Fish list

Fish lovers of the city head here for their weekly purchase. The writer visits the Ukkadam fish market on a Sunday morning to find the place swimming with activity

July 30, 2013 06:24 pm | Updated 06:24 pm IST - Coimbatore

The Sunday fish market at Ukkadam. Photo: S. Siva Saravanan

The Sunday fish market at Ukkadam. Photo: S. Siva Saravanan

You do not need landmarks to reach the fish market. Just follow your nose once you reach Ukkadam bus stand and soon you hear the fish vendors: “ Aavoli, kilo 200 roova ...ayila, kilo 120 roova...mathi, kilo 50 roova ”. Flies circle around each vendor’s head. It is just eight in the morning but the place hums with men, women and children. People who take their morning walk around the Ukkadam Lake stroll into the fish market, bag a few sardines and rush back home.

The busiest day here is Sunday, says Jaffer Ali one of the fish shop owners. “You get the fishes at their cheapest prices.” Seer fish, nethili , katla , vanjaram , pomfret, prawn, crab, mussel and sardine are arranged neatly in the stalls. Most of them are from Cochin and Rameshwaram, says Naseer, a fish vendor. “At times, we also go fishing in the Ukkadam Lake.”

The variety is its highlight, says Benedict, an NRI who has just moved in to Coimbatore. “The vendors allow you to go inside the stall and check out the fish.” Sardine is the most popular and cheapest fish here, says Naseer. “The usual rate is Rs.40. Today it is Rs.50, because the catch has been poor.”

Vidheesh and his wife have come here for their usual Sunday fish purchase. “We usually get confused with the varieties and stick to our good old sardine.” Vanjaram seems to be a delicacy here. Priced at Rs. 150 per kilo it falls into the league of high budget fishes. For Narayanaswamy, a business man, it is worth its price. “ Vanjaram is my favourite. It is fleshy, and best to fry.”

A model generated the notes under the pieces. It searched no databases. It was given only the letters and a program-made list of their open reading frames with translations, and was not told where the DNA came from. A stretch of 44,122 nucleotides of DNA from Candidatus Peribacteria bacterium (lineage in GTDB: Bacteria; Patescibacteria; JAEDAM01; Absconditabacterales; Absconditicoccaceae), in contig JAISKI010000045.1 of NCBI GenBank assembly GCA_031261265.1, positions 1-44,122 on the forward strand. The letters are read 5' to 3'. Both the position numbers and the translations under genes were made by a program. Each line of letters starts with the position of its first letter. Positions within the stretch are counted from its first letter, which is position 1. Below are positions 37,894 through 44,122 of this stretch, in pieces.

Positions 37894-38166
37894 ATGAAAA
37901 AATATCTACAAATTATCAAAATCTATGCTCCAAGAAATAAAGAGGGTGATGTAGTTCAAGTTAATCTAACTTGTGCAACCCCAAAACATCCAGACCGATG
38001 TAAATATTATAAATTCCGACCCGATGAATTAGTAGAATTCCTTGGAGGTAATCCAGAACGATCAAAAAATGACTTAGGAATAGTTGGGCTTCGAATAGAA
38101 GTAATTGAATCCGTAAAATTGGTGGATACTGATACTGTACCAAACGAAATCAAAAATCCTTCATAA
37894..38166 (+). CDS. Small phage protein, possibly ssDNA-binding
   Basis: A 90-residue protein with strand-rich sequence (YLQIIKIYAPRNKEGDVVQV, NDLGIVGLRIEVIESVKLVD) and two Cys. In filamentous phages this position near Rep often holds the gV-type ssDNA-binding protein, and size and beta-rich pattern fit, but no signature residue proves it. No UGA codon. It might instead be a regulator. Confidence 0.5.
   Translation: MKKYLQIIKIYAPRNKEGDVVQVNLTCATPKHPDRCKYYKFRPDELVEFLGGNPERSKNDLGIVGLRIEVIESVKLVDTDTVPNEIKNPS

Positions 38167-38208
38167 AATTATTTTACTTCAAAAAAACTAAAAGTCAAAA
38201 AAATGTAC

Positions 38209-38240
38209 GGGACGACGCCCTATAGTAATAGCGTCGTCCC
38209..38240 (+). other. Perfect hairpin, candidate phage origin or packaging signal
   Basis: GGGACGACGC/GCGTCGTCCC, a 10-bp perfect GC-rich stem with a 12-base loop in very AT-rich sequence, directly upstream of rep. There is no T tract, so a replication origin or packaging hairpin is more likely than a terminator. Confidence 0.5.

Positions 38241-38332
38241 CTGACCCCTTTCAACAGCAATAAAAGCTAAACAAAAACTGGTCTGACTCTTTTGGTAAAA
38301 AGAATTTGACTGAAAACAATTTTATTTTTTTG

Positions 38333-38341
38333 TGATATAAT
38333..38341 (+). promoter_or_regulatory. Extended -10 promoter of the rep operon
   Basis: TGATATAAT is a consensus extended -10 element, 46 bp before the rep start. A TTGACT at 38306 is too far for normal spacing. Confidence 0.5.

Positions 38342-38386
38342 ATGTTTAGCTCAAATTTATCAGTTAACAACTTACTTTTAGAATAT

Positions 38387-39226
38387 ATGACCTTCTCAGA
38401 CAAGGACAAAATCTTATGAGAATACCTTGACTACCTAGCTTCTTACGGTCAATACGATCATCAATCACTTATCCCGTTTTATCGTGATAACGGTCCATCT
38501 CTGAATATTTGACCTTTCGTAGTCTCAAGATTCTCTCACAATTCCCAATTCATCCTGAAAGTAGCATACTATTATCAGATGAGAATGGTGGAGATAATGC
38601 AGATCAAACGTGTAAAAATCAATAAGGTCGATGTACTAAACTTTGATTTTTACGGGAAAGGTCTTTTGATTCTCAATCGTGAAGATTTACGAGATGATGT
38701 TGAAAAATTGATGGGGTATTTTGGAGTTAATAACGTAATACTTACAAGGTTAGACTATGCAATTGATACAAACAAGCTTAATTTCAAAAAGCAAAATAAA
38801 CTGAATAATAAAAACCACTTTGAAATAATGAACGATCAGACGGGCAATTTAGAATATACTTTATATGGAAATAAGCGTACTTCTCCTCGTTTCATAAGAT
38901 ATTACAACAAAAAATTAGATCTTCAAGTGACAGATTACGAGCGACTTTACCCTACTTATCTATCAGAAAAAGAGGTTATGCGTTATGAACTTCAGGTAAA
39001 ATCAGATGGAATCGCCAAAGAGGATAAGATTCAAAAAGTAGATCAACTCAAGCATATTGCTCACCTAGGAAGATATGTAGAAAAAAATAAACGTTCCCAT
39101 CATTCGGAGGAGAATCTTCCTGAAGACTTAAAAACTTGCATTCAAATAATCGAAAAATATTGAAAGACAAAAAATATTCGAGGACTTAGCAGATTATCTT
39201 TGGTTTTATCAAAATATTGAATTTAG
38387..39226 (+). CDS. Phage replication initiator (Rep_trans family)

Aehaa....Aehaa... ” A group huddle around Ashraf Ali and Mohammad Ali, boys who are at the cutting section of a stall. “This is our way of attracting the customers,” laughs Ashraf. There are two kinds of cuts. “Curry cut and the fry cut. Fry cut is easy but curry cut is tough as you need to cut the fish in the shape of triangle,” he explains. Another “aeeha” arises as the boys see a prospective customer approaching.

As one jostles past the shouting vendors and haggling customers, Bhavani, beckons you with her sing- song voice, “Come...come Buy some of my neymeen caught fresh from the sea!” Bhavani who has been selling fish all her life says she goes early morning to Lorripettai where there is a wholesale fish market to fetch the fish for her stall.

Tempos from Lorripettai carrying fresh batches of fish in blue tubs drive in. It is the fifth trip of the day for Ibrahim and Basheer, the tempo drivers. “I deliver fish to more than five stalls here. On Sundays, we make at least five trips. I earn around Rs. 50 for each basket.”

Apart from the main stalls, there are around 15 local fisher women who squat on the grounds in a single line, with weighing stones and knives to cut the fish. They sell the local varieties such as Kannadi , Jalebi, and Rogue caught from Ukkadam Lake and the Bhavani River. “Our husbands fish and we sell the fish,” says Susheela.

And just as when one is about to leave, happy with their purchase of fresh pomfret pieces cut in the curry style, Anil Singh calls out to you from a distance. “Knives of all shapes and sizes! Medium regular and large!” He and his set of Punjabi friends come here on Sundays to do business. His set of sickle-shaped knives is sharp enough to cut any fish.

And, those who would like to spice up that Sunday lunch, there is a vandi parked just outside the bazaar, which sells fragrant garlic that might give the perfect finish to your yummy sardine curry!

A journey that began on a cycle

Seventy-year -old M.A. Hameed, one of the oldest stall owners of the bazaar sits outside his stall, surveying the scene. A native of Malappuram Kerala, Hameed was barely 17 when he came to Coimbatore. He used to cycle on the kutcha roads of Coimbatore, calling out the names of the fishes and delivering them at people’s doorsteps.

Soon, he set up a stall in the fish market. “Those days it used to be in Town Hall. It has been in Ukkadam only for the past 20 years.” Initially, the local fishermen and politicians did not allow him to start a fish stall in the market. “I was an outsider. The fishermen’s association even filed a case against me.” He did not give up. He fought legal battles and finally set up his stall in the market. Now he has rented many more stalls in the bazaar. And he runs his business with the help of his three sons.

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